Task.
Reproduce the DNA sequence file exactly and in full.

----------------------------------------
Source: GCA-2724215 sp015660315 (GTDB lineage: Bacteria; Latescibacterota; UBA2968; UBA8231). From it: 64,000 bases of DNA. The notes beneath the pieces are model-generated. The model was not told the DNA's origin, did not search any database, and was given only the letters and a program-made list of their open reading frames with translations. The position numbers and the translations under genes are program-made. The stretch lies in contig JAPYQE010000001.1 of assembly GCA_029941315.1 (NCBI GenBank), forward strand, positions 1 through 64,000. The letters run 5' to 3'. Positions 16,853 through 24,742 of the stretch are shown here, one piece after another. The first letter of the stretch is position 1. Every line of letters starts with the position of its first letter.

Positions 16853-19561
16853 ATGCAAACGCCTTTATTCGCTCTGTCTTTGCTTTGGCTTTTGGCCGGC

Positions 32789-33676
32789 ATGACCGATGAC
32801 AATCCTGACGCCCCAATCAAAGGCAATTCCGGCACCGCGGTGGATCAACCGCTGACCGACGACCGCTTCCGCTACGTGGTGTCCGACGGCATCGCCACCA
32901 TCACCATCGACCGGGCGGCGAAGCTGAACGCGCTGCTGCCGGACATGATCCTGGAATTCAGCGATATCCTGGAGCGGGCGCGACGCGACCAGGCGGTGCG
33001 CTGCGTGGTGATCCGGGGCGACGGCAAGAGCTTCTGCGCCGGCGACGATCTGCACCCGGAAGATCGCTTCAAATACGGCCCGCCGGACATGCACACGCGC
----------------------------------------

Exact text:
Source: GCA-2724215 sp015660315 (GTDB lineage: Bacteria; Latescibacterota; UBA2968; UBA8231). From it: 64,000 bases of DNA. The notes beneath the pieces are model-generated. The model was not told the DNA's origin, did not search any database, and was given only the letters and a program-made list of their open reading frames with translations. The position numbers and the translations under genes are program-made. The stretch lies in contig JAPYQE010000001.1 of assembly GCA_029941315.1 (NCBI GenBank), forward strand, positions 1 through 64,000. The letters run 5' to 3'. Positions 16,853 through 24,742 of the stretch are shown here, one piece after another. The first letter of the stretch is position 1. Every line of letters starts with the position of its first letter.

Positions 16853-19561
16853 ATGCAAACGCCTTTATTCGCTCTGTCTTTGCTTTGGCTTTTGGCCGGC

Positions 32789-33676
32789 ATGACCGATGAC
32801 AATCCTGACGCCCCAATCAAAGGCAATTCCGGCACCGCGGTGGATCAACCGCTGACCGACGACCGCTTCCGCTACGTGGTGTCCGACGGCATCGCCACCA
32901 TCACCATCGACCGGGCGGCGAAGCTGAACGCGCTGCTGCCGGACATGATCCTGGAATTCAGCGATATCCTGGAGCGGGCGCGACGCGACCAGGCGGTGCG
33001 CTGCGTGGTGATCCGGGGCGACGGCAAGAGCTTCTGCGCCGGCGACGATCTGCACCCGGAAGATCGCTTCAAATACGGCCCGCCGGACATGCACACGCGC